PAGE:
While older people are starting to require more care, adult children are also taking longer to move towards independence. According to the 2018 census, more than 64 per cent of young adults between the ages of 18 and 30 were living in the family home — an increase of about 20 per cent since 2006.

This age group is also less likely than previous generations to own their own home, even if they have flown the nest. In 1991, 61 per cent of people aged 25 to 29 years lived in an owner-occupied home (though this could include homes owned by parents or flatmates). By 2018, that had slumped to 44 per cent. Similarly, for those aged in their late 30s, home ownership dropped from 79 percent in 1991 to 59 percent in 2018, according to Statistics New Zealand.

A generation used to span 25 years — now 35 years is common.

“The housing market is a huge challenge, particularly for someone on a starting income,” says Professor Paul Spoonley, a sociologist at Massey University. He’s been noticing two trends in New Zealand of late. The first is that young adults are spending longer at university (following an American trend of spending up to eight years studying), and it’s becoming increasingly common to find people in their mid-20s who haven’t left home, Spoonley says.

The second is that even if they leave home during tertiary study, adult children often boomerang back after they graduate. “They’ll often choose to live at home as a cost-saving exercise,” Spoonley says. Loaded with debt from study and training, and with both rents and house prices booming around the country, living at home again starts to look pretty enticing.

In the 2015 report “Meeting the housing needs of multi-generational households”, university researchers Penny Lysnar and Ann Dupuis found that the reasons for three-or-more generation households included the high cost of housing, rising economic precarity among younger generations, caring for elderly relatives and more time spent in tertiary study. While cultural preferences were also a factor, Lysnar and Dupuis also found reason to question the narrative that multigenerational households were a phenomenon associated only with Māori, Pasifika and Asian communities, as they were featured among all major ethnic groups. In fact, the researchers wrote, it appeared such arrangements were a growing feature among Pakeha families. Census data extracted by Statistics New Zealand for the Listener also shows that between 2013 and 2018, the number of Pākehā living in households with three or more generations increased by 29 per cent — while in the same period, the number of three-or-more generation Pasifika households actually dipped by 3.5 per cent.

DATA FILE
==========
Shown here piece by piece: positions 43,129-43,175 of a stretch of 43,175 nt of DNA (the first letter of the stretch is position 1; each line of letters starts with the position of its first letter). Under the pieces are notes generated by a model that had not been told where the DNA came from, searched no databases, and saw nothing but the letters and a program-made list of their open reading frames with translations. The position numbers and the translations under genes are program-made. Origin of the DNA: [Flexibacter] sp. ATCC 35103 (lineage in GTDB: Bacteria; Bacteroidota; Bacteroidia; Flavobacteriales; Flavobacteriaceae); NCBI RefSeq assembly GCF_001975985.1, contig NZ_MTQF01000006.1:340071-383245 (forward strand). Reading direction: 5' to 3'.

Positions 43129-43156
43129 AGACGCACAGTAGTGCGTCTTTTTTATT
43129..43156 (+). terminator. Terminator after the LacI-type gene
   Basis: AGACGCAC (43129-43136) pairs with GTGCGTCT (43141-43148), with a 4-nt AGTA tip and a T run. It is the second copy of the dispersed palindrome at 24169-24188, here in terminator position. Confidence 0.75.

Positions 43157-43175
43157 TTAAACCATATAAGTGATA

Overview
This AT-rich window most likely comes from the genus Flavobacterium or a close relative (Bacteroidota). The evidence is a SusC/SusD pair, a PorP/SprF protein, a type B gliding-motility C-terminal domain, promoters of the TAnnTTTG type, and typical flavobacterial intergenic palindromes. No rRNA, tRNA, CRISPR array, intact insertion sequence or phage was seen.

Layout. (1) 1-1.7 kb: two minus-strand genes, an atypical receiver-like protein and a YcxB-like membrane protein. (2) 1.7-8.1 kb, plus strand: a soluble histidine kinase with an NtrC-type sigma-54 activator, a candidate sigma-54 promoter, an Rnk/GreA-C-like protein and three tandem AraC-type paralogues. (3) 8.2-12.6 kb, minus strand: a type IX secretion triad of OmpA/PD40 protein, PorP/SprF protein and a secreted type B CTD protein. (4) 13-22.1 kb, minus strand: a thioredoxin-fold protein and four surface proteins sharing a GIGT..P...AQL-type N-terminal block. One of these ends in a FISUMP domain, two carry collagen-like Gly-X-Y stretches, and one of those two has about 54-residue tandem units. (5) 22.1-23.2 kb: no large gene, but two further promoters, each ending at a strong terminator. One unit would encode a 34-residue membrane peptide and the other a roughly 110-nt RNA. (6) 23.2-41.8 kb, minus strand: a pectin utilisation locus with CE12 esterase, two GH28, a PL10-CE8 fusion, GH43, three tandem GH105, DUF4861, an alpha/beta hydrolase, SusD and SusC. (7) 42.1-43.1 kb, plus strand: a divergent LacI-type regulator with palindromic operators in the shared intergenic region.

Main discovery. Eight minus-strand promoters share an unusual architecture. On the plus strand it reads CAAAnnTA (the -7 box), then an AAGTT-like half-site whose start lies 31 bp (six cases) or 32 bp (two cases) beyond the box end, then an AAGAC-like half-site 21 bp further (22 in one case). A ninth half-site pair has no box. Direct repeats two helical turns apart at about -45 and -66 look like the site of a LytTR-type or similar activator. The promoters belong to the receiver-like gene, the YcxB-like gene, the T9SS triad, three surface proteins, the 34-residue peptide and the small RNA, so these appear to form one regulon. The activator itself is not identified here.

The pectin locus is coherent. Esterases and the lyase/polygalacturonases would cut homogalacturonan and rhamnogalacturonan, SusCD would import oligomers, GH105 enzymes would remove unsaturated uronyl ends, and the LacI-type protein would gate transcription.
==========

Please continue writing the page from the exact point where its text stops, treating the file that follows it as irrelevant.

What’s known as life’s “third age” — what was formerly the golden age of relaxing retirement — is now increasingly still one of caregiving. The term “sandwich generation”, applied to those caring for both elders and children, used to describe people in their 40s and 50s. Now people in their 60s and sometimes 70s find themselves sandwiched between still dependent children and their parents, who are still alive but often frail and needing care, Spoonley explains.